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Education policy has been one of the major themes in the 2013 Boston mayoral race. The two winners of Tuesday's primary – State Representative Martin J. Walsh and Boston City Councilor John R. Connolly — were among the candidates who spoke passionately and often about improving city schools, expanding the school day, and increasing school choice.
Paul Peterson is Henry Lee Shattuck Professor of Government and director of the Program on Education Policy and Governance at Harvard Kennedy School. We spoke with him about how the mayoral candidates are talking about education.
Q: Why is education playing such a large role in this campaign?
Peterson: Many things are working well in Boston. Municipal finances are in acceptable shape, public safety has improved substantially in recent years, race and ethnic relations are as positive as they have ever been, and Boston’s economy is doing as well as can be expected.
But Boston schools, while performing at higher levels than the schools of New York City, Chicago, Cleveland and Detroit, are not providing the educational opportunities a multi-ethnic society will need to perform well in the 21st Century. The public is unhappy with school assignment policies that prevent many students from attending their neighborhood schools. The Boston Teachers Union has fought virtually every reform, including performance pay, teacher tenure reform, and the recruitment of teachers through Teach for America (TFA), despite TFA’s ability to attract interest among graduates of universities within the Boston metropolitan area.
Meanwhile, charter schools in the Boston area are among the best in the country, with several studies showing that charters are out-performing the Boston’s traditional public schools. Yet charter school expansion is barely creeping forward at a time when parental demand for more charter seats is growing rapidly.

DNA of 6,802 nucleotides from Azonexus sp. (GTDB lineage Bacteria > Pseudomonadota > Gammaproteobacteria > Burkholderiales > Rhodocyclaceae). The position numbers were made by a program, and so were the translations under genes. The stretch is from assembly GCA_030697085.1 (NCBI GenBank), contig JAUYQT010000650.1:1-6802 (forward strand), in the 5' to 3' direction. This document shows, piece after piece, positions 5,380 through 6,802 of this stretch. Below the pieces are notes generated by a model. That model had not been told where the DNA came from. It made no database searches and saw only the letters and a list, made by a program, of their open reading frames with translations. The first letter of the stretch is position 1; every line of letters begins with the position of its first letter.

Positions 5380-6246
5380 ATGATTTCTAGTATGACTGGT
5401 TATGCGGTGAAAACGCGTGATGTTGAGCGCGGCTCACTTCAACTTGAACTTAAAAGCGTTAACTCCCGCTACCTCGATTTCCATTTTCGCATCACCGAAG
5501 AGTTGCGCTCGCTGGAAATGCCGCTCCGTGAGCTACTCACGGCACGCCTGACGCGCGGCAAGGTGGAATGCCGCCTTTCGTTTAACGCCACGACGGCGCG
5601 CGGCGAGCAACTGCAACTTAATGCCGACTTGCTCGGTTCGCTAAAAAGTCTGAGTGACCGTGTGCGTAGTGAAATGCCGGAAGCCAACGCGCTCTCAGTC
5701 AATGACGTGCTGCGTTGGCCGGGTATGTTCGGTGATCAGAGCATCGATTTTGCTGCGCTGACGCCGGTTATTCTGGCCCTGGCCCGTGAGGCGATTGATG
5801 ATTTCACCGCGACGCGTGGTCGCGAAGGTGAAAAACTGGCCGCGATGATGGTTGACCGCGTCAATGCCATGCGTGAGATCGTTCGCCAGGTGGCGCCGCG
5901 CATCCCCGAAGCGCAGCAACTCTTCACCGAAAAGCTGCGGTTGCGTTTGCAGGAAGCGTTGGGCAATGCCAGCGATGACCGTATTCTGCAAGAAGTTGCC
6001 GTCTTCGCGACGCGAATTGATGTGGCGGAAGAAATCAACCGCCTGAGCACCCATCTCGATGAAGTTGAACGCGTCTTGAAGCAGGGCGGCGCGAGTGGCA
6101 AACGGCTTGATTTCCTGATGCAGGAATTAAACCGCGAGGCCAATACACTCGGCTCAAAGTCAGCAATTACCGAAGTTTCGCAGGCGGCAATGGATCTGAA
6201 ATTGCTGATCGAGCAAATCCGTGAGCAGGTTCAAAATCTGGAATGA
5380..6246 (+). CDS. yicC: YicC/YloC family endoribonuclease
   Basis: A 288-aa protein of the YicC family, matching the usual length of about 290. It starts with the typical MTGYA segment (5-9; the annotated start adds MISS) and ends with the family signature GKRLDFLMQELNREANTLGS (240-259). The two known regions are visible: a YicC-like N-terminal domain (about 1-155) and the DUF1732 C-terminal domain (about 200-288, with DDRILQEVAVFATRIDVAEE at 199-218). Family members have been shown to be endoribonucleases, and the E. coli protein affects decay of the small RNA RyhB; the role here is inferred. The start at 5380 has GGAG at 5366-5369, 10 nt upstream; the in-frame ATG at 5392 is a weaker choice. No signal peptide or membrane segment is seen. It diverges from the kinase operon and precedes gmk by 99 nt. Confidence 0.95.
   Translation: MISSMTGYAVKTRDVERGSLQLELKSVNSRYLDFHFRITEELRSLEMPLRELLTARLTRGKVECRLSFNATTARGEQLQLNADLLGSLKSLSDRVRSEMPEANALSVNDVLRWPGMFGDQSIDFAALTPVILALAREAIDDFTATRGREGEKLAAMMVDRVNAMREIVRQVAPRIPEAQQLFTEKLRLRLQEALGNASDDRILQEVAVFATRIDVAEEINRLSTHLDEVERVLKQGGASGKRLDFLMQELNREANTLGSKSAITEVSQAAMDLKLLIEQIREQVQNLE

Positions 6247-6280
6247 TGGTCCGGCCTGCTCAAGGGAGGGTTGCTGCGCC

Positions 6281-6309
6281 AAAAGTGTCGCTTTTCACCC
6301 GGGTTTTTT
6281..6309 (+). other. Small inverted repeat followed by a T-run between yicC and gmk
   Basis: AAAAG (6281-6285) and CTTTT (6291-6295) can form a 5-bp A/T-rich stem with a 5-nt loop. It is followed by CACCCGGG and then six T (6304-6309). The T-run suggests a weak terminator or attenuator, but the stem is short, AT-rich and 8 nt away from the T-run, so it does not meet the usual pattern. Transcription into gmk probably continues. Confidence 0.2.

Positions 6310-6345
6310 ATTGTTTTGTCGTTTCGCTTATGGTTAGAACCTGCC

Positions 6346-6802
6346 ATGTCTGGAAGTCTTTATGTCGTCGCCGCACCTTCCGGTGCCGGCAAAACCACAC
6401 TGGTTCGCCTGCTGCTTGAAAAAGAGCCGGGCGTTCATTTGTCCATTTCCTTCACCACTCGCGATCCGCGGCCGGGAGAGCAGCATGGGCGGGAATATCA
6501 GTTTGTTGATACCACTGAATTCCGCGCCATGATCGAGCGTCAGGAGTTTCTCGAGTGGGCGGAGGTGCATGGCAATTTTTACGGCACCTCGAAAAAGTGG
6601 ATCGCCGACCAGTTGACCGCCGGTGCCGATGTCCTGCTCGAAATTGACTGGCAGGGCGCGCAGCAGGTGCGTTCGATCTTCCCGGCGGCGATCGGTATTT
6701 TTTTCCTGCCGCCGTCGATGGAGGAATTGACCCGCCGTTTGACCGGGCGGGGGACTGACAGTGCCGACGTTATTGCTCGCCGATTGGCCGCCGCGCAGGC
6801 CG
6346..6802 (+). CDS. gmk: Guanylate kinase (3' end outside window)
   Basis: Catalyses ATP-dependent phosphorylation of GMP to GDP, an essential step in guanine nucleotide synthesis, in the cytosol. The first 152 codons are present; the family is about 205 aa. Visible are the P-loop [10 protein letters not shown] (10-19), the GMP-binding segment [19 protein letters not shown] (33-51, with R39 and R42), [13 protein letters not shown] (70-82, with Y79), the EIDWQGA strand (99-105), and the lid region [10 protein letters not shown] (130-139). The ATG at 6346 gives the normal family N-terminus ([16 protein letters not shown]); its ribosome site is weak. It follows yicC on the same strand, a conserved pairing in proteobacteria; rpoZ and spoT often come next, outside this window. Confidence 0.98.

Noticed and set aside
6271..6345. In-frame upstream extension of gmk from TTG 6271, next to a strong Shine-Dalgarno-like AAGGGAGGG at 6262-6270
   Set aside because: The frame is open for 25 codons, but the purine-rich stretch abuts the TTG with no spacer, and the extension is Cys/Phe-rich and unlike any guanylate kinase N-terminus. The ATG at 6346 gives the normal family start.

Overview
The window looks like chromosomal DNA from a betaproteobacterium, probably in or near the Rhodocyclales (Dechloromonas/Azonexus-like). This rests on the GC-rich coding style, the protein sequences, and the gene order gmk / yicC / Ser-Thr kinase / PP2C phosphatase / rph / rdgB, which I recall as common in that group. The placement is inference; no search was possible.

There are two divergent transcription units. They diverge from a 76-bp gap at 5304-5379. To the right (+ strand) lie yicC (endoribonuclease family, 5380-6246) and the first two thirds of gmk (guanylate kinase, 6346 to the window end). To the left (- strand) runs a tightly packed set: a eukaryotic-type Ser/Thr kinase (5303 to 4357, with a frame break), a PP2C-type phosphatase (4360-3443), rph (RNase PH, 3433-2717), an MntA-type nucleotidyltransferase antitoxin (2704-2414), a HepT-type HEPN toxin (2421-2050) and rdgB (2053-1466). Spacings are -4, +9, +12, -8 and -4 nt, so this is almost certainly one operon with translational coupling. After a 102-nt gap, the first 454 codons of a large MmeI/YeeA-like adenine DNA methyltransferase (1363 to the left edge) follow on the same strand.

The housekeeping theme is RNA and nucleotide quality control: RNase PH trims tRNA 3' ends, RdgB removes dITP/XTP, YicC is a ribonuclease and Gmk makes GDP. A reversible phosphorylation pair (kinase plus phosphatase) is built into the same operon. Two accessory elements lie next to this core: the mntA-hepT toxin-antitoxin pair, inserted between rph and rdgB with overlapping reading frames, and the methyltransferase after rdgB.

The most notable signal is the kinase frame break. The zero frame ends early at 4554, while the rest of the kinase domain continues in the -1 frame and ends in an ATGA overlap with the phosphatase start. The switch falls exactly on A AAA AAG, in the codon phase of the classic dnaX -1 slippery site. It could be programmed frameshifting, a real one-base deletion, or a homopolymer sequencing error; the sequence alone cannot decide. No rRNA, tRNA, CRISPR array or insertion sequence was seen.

Q: Did the two winners in Tuesday's primary differentiate themselves in specific ways when outlining their ideas on education policy when parental demand for more charter seats is growing rapidly.
Peterson: John Connolly has staked his campaign on convincing the public that he can do more to improve traditional public schools while at the same time expanding the number of charter schools. When asked which city he would like govern, if not Boston, he chose Edmonton, Canada, because it gives its local schools a good deal of autonomy.
Marty Walsh has not opposed charters or other school reforms, and he has yet to win the endorsement of the Boston Teachers Union, but his support for reform is considerably more qualified than Connolly’s. He has proposed expansion of the current school board so that all neighborhoods could be represented, a move that risks returning to an era when the Boston school board was peppered with activists fighting over neighborhood turf.
Q: City residents have long wrestled with a troubled public school system. Does the system show signs of improvement?
Peterson: During the Menino era, the city moved from an elected school board to one appointed by the mayor. While that move stabilized Boston schools and seemed to promise a major turnaround in Boston education, gains in recent years have come slowly. Between 2007 and 2011 8th grade performance in reading and math improved by one point in reading and 6 points in math on the National Assessment of Educational Progress (generally known as the nation’s report card). Those kinds of gains are not large enough to dispel widespread concern about school quality.
Q: What are the ways in which a mayor can play a significant and tangible role in affecting education policy in a large city such as Boston?
Peterson: The mayor appoints the school board, and the mayor will take the heat in any collective bargaining negotiations that are not resolved without a teacher’s strike. And mayoral support for charter schools is essential if they are to expand in size and number.